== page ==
|PERIOD||5th – 4th Century B.C|
|DIMENSIONS||235 mm x 180 mm x 115 mm|
|PROVENANCE||Ex British private collection, 2007|
Acquired by P. M. (1916 – 2000), 1994
Ex D. S. (1917 – 1991) collection, London, 1971
In antiquity, the cult of a mother goddess and divine nurse (or kourotrophos) was prevalent throughout the Mediterranean, from Asia Minor to Sicily and from southern Russia to North Africa. The kourotrophos directly intervened in the affairs of men, her domain embracing all aspects of life and death.
From early in the Archaic period, images of kourotrophoi frequently appeared in the art of central and Southern Italy. These depictions commonly took the form of a seated female holding a swaddled child. Diana, Mater Matuta, Minerva, Persephone, Turan, and Uni are some of the goddesses worshipped as kourotrophoi in Italy.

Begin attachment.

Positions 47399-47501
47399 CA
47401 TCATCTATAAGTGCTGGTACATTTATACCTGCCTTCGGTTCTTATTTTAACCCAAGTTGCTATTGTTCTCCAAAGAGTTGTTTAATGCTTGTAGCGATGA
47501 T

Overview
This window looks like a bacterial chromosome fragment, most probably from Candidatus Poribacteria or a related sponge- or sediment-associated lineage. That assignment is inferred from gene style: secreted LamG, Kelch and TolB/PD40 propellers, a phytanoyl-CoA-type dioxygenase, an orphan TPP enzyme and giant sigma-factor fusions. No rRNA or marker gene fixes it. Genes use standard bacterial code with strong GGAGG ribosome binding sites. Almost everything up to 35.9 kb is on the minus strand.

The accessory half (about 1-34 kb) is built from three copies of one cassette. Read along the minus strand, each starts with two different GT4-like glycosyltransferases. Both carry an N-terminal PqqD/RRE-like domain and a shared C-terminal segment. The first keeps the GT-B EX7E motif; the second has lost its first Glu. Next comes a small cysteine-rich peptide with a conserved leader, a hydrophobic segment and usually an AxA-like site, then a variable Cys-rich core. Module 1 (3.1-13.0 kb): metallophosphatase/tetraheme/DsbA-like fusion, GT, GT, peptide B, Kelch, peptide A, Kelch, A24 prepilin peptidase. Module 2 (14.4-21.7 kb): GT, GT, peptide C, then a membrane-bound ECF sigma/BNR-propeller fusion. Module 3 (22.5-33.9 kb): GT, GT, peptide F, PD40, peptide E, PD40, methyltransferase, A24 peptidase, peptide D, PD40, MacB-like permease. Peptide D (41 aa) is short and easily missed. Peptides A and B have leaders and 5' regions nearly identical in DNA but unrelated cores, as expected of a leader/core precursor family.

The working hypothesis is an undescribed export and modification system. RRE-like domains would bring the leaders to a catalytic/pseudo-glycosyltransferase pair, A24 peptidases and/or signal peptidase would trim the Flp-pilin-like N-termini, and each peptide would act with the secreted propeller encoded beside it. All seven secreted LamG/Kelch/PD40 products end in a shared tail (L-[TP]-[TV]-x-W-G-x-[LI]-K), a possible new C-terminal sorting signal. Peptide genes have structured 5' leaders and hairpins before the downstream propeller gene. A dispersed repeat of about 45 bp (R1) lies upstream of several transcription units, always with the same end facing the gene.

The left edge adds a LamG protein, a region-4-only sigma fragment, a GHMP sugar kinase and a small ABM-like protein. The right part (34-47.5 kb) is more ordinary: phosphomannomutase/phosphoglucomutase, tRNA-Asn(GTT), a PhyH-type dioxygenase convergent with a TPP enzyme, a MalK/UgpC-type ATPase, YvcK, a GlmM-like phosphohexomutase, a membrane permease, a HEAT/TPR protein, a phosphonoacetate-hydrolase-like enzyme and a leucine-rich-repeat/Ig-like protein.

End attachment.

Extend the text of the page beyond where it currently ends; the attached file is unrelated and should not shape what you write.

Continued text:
Terracotta votive statues, statuettes, heads, busts, infants, and anatomical parts were common dedications to a kourotrophos at her sanctuaries in Etruria, Latium, and Campania. Examples are scattered worldwide in museums and private collections.